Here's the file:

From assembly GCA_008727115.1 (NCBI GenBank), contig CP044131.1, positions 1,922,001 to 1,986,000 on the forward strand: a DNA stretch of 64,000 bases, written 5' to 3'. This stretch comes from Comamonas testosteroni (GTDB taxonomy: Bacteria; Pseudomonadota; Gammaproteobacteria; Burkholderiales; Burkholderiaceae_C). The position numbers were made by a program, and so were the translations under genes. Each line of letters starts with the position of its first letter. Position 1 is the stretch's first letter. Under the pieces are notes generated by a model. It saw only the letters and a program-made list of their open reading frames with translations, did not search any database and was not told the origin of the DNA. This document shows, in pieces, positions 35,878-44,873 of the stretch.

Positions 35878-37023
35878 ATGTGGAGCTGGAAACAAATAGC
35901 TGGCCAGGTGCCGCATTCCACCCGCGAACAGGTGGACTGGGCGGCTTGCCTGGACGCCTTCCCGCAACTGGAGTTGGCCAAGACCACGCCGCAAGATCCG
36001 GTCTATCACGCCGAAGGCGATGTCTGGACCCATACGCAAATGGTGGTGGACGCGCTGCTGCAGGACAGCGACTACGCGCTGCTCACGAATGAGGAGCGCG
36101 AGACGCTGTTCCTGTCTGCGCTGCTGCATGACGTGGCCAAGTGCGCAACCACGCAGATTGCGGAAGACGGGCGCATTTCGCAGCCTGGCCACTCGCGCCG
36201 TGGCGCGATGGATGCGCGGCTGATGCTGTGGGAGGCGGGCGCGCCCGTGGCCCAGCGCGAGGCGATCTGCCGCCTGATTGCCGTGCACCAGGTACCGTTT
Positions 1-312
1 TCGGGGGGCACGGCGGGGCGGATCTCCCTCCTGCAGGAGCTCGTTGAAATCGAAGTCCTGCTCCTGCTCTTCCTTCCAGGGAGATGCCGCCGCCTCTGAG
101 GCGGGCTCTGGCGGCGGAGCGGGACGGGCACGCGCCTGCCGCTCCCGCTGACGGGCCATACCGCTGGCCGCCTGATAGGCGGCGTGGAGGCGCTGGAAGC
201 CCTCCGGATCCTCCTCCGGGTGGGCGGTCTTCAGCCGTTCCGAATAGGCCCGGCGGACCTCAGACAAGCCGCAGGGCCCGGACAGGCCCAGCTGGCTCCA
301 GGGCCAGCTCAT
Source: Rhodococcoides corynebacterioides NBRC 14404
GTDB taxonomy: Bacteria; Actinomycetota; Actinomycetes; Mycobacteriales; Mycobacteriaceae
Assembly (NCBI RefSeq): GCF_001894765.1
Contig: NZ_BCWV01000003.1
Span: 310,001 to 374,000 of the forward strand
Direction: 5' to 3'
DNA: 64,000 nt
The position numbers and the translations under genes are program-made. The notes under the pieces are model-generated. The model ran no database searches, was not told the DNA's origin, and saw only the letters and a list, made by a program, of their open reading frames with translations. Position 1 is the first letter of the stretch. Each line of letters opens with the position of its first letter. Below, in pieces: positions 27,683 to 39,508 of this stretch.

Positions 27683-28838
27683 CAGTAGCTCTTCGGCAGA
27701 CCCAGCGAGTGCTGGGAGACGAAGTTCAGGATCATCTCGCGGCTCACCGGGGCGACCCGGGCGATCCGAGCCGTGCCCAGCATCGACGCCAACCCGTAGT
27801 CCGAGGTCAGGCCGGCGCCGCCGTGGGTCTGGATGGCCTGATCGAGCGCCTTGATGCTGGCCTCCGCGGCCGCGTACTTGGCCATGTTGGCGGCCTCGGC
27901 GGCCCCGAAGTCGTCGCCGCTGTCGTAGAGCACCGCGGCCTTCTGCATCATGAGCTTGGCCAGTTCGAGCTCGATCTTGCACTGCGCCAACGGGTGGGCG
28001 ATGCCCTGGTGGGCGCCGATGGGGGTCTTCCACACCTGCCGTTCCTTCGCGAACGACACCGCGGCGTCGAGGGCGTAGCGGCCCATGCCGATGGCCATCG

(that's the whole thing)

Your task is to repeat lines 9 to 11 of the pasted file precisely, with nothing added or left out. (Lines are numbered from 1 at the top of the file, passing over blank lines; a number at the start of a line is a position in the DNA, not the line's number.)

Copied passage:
1 TCGGGGGGCACGGCGGGGCGGATCTCCCTCCTGCAGGAGCTCGTTGAAATCGAAGTCCTGCTCCTGCTCTTCCTTCCAGGGAGATGCCGCCGCCTCTGAG
101 GCGGGCTCTGGCGGCGGAGCGGGACGGGCACGCGCCTGCCGCTCCCGCTGACGGGCCATACCGCTGGCCGCCTGATAGGCGGCGTGGAGGCGCTGGAAGC
201 CCTCCGGATCCTCCTCCGGGTGGGCGGTCTTCAGCCGTTCCGAATAGGCCCGGCGGACCTCAGACAAGCCGCAGGGCCCGGACAGGCCCAGCTGGCTCCA